This is something we are always asked about. What is a reasonable adjustment, when should someone make a reasonable adjustment, etc.
This is an extract from a Government paper called “Equality Act 2010: What do I need to know? Disability Quick Start Guide“.
What reasonable adjustments do you have to make for disabled people?
Service providers are required to make changes, where needed, to improve service for disabled customers or potential customers. There is a legal requirement to make reasonable changes to the way things are done (such as changing a policy), to
the built environment (such as making changes to the structure of a building to improve access) and to provide auxiliary aids and services (such as providing information in an accessible format, an induction loop for customers with hearing aids, special computer software or additional staff support when using a service).
Where a service is delivered from a building that cannot be made accessible through reasonable adjustments, it may be a reasonable adjustment to provide the service at a different venue, including a home visit.
Reasonable changes are required wherever disabled customers or potential customers would otherwise be at a substantial disadvantage compared with non-disabled people. A substantial disadvantage is more than a minor or trivial disadvantage. Service providers cannot charge disabled customers for reasonable adjustments.
What is reasonable will depend on all the circumstances, including the cost of an adjustment, the potential benefit it might bring to other customers (ramps and automatic doors benefit customers with small children or heavy luggage, for example), the resources an organisation has and how practical the changes are.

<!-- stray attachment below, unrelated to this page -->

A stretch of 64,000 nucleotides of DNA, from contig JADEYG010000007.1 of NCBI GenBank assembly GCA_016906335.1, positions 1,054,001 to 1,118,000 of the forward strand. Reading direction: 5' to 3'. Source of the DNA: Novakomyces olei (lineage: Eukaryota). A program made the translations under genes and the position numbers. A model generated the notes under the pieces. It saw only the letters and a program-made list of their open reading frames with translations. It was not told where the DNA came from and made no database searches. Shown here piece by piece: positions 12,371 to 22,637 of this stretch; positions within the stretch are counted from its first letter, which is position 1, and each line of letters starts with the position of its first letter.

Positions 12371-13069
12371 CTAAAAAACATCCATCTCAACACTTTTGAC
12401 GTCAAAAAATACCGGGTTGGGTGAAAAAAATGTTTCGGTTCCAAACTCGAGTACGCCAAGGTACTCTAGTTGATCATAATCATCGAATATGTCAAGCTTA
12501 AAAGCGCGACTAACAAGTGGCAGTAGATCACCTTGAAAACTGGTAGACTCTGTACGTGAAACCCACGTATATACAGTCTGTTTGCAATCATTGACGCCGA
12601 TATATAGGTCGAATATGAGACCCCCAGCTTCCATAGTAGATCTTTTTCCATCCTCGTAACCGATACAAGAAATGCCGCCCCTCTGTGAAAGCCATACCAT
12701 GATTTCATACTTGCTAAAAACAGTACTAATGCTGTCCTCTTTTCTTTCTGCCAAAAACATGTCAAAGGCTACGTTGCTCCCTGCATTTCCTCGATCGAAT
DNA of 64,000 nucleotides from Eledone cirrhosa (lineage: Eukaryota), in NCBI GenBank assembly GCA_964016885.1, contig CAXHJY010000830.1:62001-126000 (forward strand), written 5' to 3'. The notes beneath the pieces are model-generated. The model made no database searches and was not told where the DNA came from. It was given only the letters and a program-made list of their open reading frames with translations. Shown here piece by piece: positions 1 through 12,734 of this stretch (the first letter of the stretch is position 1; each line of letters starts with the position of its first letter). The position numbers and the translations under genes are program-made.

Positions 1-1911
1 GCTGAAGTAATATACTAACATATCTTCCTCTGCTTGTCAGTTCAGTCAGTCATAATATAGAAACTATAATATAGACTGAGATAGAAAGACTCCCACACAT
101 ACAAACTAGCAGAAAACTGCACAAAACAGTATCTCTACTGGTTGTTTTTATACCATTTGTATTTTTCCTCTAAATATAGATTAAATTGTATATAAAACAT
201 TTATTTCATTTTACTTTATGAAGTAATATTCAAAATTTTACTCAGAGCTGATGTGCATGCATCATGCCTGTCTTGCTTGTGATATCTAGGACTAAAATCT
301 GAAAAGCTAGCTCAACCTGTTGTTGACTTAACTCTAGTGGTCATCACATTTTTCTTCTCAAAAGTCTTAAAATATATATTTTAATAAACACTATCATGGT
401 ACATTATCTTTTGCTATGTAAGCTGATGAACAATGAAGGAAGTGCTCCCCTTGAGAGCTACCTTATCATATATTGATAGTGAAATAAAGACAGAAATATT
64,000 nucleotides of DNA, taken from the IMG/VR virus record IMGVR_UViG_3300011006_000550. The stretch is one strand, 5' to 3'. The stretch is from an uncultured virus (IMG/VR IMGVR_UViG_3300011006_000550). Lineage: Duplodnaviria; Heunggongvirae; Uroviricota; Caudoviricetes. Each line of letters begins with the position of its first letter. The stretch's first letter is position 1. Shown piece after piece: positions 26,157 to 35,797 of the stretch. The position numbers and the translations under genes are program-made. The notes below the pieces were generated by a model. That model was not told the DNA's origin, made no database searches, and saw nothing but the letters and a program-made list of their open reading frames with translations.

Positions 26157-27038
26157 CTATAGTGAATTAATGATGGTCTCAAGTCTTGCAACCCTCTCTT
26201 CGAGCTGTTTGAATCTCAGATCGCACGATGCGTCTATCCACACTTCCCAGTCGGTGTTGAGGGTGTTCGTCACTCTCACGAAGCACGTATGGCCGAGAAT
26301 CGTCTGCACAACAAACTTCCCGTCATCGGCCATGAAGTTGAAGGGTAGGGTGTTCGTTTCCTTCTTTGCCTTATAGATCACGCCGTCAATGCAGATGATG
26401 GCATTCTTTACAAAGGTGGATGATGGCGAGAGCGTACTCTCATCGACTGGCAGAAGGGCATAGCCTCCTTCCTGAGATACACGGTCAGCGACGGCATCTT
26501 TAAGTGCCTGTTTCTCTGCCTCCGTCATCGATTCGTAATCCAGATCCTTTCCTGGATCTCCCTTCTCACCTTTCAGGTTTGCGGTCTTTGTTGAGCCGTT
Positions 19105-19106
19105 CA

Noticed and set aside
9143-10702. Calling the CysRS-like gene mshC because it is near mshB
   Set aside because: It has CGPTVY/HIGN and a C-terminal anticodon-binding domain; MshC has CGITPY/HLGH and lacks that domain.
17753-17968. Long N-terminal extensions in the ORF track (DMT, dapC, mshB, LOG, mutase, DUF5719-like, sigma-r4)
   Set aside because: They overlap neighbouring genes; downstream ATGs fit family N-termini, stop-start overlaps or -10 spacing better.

The Equality Act 2010 requires that service providers must think ahead and take steps to
address barriers that impede disabled people. In doing this, it is a good idea to consider the range of disabilities that your actual or potential service users might have. You should not wait until a disabled person experiences difficulties using a service, as this may make it too late to make the necessary adjustment.
Sandra is arranging a conference for her charity to discuss new ways of fundraising. She looks at a number of venues to find one that has good physical adaptations with accessible toilets, an induction loop and places for people to eat their lunch at tables if they want to. She contacts speakers and participants beforehand to ask if they have any disability-related requirements, such as a sign language interpreter or information in alternative formats.
Does this make sense? What other questions do you have?